Jewish organizations bring in sweet new year

Rosh Hashana, the Jewish New Year, begins Wednesday at sundown, and for many students, it may be their first time celebrating away from home. But several Jewish organizations on campus are welcoming students for services and meals in the name of the new year.

University president Michael Hogan will attend Wednesday’s services at the Illini Chabad Center for Jewish Life.

Hogan said he appreciates the opportunity to learn about different religions and cultures to develop a more diverse campus community.

“The University of Illinois is committed to fostering positive relationships with all of our faith-based groups, and I know that Chabad is committed to the same,” he said in an email. “Our faith-based groups (are) an important part of our community.”

Following candle lighting and services at 6:30 p.m., a Rosh Hashana dinner will be served. Services at Chabad will continue throughout Thursday and Friday, followed by meals. These meals are provided free of charge, but attendees are strongly encouraged to RSVP on Chabad’s “website”:

Rabbi Dovid Tiechtel, executive director of the Chabad Center for Jewish Life, said he expects around 300 students and community members to be in attendance on Wednesday.

“Numbers are not what’s important, though, it’s not about 300 people but 300 individuals,” Tiechtel said. “I want every last student … to feel like they’re coming home.”

Tiechtel pointed out that since Rosh Hashana falls in the middle of the week this year, less students will be able to return home to celebrate with family and close friends.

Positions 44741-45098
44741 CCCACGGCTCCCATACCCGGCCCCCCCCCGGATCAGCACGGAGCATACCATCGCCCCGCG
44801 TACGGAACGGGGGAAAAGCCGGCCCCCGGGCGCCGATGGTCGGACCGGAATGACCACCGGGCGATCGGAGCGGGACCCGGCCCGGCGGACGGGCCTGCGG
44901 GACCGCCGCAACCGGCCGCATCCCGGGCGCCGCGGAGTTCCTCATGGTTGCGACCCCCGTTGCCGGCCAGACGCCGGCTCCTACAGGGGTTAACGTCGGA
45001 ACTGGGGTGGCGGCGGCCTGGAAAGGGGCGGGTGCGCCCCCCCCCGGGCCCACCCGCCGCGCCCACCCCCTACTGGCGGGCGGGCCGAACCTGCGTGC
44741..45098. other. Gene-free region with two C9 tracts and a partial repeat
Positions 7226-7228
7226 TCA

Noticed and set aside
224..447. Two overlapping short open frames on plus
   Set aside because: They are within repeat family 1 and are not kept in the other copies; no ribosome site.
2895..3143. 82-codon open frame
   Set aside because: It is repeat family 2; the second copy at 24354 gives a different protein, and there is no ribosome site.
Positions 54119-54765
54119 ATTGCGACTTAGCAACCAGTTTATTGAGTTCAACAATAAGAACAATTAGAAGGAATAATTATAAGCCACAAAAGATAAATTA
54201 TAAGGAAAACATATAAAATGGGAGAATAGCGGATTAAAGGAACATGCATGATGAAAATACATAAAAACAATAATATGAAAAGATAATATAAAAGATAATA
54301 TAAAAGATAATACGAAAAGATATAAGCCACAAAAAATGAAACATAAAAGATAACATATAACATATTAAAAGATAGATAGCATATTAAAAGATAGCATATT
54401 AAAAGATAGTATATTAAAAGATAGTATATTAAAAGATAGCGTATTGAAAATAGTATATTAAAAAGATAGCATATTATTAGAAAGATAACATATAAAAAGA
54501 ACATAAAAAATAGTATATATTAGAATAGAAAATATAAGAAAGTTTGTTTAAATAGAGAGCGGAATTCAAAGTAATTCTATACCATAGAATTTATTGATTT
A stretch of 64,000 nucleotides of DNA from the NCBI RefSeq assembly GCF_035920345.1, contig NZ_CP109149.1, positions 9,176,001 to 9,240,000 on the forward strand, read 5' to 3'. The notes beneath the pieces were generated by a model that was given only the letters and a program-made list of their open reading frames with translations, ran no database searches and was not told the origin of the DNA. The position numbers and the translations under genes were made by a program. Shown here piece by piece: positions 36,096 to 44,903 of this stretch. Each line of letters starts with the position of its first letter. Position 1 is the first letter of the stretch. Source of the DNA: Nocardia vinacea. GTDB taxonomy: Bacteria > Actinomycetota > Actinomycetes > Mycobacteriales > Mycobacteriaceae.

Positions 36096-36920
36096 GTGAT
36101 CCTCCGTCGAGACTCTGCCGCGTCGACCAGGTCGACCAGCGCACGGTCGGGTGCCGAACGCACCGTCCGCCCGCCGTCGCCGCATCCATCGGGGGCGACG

Alexa Scrittorale, Illini Chabad vice president of communications, is a Florida native and does not have the ability to return home for most Jewish holidays. The junior in Media said while she misses her family, she feels that spending holidays with Chabad is like being at home.

“It’s such a great feeling to be here surrounded by your home away from home,” she said. “If there’s ever a time you can’t get home to your family … you always have Chabad and you feel so loved.”

“Rosh Hashana” means “head of the year” in Hebrew. The new year, and the ten days that follow it, leads to the holiest day of the Jewish calendar, Yom Kippur. This time is regarded as a season of reflection and new beginnings.

For Illini Hillel’s new executive director Rabbi Rogerio Cukierman, his first High Holiday season at Hillel is full of new beginnings.

Cukierman said he is excited for the 250 to 300 expected attendees for services and dinner. Hillel will provide three services for students of Orthodox, Conservative and Reform sects of Judaism. He said this is part of Hillel’s pluralistic mission.

“We’ll respect who they are and never try to impose agenda on them,” he said. “We embrace them as they are and embrace their Judaism.”

Following services Wednesday, a Rosh Hashana dinner will be served. Services will continue for students of all sects throughout the week.

Registration and payment for dinner at Hillel is required. However, Cukierman said if any student is unable to pay, they are still welcome — they need only email the Hillel Center.

“All are welcome, it’s just the beginning of very fruitful Jewish year on campus,” he said.